Neurological manifestations of Rheumatoid Arthritis (RA) are usually uncommon. However, a number of recent studies have reported that the burden of cognitive impairment in RA could be significant. We sought to explore the prevalence and clinical predictors of cognitive impairment in persons with RA.
This is a cross-sectional case-control study with patients with RA. Different trained and blinded interviewers registered clinical-epidemiological data and applied a standardized neurological assessment for each subject of the study. At baseline, functional limitations were characterized using the Health Assessment Questionnaire (HAQ). Cognitive impairment was evaluated with the Mini-Mental State Examination (MMSE) and the Montreal Cognitive Assessment (MoCA) while neuropsychiatric symptoms were investigated with the Hospital Anxiety and Depression Scale (HADS). Using a proper statistical analysis, we compared the neurological outcomes between case and controls and we determined the clinical predictors of cognitive decline.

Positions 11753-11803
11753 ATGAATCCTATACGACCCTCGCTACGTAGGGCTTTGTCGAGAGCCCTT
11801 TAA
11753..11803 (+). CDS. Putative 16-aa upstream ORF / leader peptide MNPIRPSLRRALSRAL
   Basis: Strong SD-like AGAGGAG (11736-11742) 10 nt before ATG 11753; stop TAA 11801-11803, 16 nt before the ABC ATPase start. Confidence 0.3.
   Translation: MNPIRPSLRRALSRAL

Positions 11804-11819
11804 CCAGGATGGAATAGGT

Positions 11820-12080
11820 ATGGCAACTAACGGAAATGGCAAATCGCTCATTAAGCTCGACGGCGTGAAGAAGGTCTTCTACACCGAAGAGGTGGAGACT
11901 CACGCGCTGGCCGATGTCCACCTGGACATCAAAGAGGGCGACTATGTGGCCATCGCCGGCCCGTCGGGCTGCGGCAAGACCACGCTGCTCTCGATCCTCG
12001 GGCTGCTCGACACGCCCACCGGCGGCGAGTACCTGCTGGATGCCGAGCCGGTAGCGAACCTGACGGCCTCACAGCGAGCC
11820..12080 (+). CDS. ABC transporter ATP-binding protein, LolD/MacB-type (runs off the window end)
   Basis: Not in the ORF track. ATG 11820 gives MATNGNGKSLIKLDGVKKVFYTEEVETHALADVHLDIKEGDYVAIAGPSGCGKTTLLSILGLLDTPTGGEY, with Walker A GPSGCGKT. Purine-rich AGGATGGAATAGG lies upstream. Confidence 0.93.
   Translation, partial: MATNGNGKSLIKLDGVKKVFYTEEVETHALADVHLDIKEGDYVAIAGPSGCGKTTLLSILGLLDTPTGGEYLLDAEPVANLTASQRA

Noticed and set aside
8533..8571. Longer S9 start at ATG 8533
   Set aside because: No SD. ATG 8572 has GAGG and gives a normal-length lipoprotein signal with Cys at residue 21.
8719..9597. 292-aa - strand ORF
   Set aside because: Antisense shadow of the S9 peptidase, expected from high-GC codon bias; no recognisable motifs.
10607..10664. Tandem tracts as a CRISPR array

A total of 210 patients with RA and 70 healthy controls were included in our study. More than two thirds of our patients were classified as cognitively impaired. The mean MMSE and MoCA scores were significantly lower in RA subjects compared to the control group (p < 0.001). Neuropshychiatric impairment was more prevalent in RA patients (59.5%) than in controls (17.1%) as well (p < 0.001). Greater functional limitations were correlated with worse MMSE, MoCA and HADS scores (p < 0.001).
The findings of this study suggest that there is evidence of cognitive impairment in adults with RA.